Elon Musk’s Neuralink live-streamed new footage of its brain implant in action on Wednesday — showing a quadriplegic man playing computer games with only his mind.

In a March 20 live stream to X, Musk’s Neuralink footage shows 29-year-old Noland Arbaugh — a quadriplegic patient implanted with the Neuralink device — controlling the cursor of a computer with his mind and using it to play games of chess and Civilization VI.

“It’s like using the force on a cursor, I stare somewhere on the screen and it would move where I wanted it to, said Arbaugh, adding:

“I can’t even begin to describe how cool it is that I get to do this.”

“One of the first times you guys gave me full control of this I stayed up until 6am playing a game of Civilization VI,” Arbaugh explained.

Eight years ago, Arbaugh suffered a severe spinal cord injury in a “freak diving accident” which left him completely paralyzed below the shoulders.

Arbaugh said the surgery went smoothly and was released from the hospital just one day after having the device implanted on Sunday, Jan. 28.

“It has already changed my life,” Arbaugh said. “The surgery was super easy.”

Arbaugh noted that some elements of the technology still required improvement but implored other people with neurological issues to step forward and get involved in human trials.

“I don’t want people to think that this is the end of the journey, there’s still a lot of work to be done,” he said. “I would say to people who are thinking about applying for the human trials or are thinking about finding some way to help out with this, to do your part.”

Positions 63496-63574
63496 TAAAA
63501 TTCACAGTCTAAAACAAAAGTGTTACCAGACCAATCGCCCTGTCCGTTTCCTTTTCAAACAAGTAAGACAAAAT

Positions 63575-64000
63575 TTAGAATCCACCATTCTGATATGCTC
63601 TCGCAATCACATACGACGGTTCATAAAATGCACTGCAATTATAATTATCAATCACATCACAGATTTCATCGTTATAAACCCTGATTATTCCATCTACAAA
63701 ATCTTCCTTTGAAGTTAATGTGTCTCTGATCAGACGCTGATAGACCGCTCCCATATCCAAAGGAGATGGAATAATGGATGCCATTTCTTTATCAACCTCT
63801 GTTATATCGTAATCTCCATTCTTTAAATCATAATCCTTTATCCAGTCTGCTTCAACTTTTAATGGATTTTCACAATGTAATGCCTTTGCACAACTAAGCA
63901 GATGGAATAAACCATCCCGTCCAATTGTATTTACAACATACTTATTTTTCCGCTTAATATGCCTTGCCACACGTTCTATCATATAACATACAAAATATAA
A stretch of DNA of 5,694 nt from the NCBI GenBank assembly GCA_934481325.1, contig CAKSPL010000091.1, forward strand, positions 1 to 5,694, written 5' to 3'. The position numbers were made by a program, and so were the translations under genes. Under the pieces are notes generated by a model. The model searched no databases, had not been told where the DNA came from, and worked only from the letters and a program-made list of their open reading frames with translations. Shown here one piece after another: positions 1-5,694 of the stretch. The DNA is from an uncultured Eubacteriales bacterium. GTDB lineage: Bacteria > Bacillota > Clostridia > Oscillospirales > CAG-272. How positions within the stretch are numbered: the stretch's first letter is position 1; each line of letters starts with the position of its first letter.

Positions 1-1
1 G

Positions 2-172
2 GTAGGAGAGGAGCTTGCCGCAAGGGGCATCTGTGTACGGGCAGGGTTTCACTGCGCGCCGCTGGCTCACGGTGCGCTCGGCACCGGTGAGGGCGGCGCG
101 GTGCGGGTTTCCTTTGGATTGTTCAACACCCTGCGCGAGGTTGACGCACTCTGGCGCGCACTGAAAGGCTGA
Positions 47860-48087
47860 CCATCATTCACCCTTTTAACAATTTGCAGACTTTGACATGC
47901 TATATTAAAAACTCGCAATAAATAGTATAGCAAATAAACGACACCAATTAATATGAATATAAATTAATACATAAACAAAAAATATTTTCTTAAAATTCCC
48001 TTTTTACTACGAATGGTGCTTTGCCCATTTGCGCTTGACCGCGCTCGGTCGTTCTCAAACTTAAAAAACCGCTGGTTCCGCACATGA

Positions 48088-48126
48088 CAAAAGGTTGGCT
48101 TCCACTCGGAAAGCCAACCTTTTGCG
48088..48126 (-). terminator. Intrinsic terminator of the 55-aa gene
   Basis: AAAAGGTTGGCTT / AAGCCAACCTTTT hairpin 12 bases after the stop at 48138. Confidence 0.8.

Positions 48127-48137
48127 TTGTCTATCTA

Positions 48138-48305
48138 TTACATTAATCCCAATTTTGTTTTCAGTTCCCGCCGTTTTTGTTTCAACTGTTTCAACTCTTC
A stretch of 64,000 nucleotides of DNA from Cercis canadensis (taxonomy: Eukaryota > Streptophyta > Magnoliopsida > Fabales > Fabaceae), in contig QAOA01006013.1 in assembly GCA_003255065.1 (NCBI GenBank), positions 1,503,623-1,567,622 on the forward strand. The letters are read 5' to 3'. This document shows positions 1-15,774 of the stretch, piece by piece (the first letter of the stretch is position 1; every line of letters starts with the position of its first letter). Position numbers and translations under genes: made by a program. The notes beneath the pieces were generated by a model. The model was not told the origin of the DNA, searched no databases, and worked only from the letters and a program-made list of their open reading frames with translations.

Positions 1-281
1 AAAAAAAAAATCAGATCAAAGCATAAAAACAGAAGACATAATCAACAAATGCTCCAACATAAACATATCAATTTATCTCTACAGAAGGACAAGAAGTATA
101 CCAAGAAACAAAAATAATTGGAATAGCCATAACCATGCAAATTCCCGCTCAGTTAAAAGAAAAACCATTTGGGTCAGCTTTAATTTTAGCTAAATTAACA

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Neuralink’s brain implant aims to assist those with debilitating injuries or paralysis to interact with a phone or computer just by thinking, Musk said in a Jan. 30 post to X, adding that the first product from Neuralink is called Telepathy.

“Imagine if Stephen Hawking could communicate faster than a speed typist or auctioneer. That is the goal.”

Neuralink first opened applications for human clinical trials in September 2023 after the company received approval for its Precise Robotically Implanted Brain-Computer Interface (PRIME) study from the United States Food and Drug Administration in May 2023, according to a Sept. 19 blog post from the firm.

The Neuralink device — also referred to as a Brain-Computer Interface (BCI) — works by opening up a small section in the patient’s skull and using a surgical robot to implant the chip.

The device is comprised of “ultra-fine and flexible threads” and is implanted in a region of the brain that controls movement intention.

Once the device has been implanted, it becomes “cosmetically invisible” and acts as a recording and transmission device to wirelessly transmit data to an app that then decodes the patient’s thoughts into digital movement on a device.

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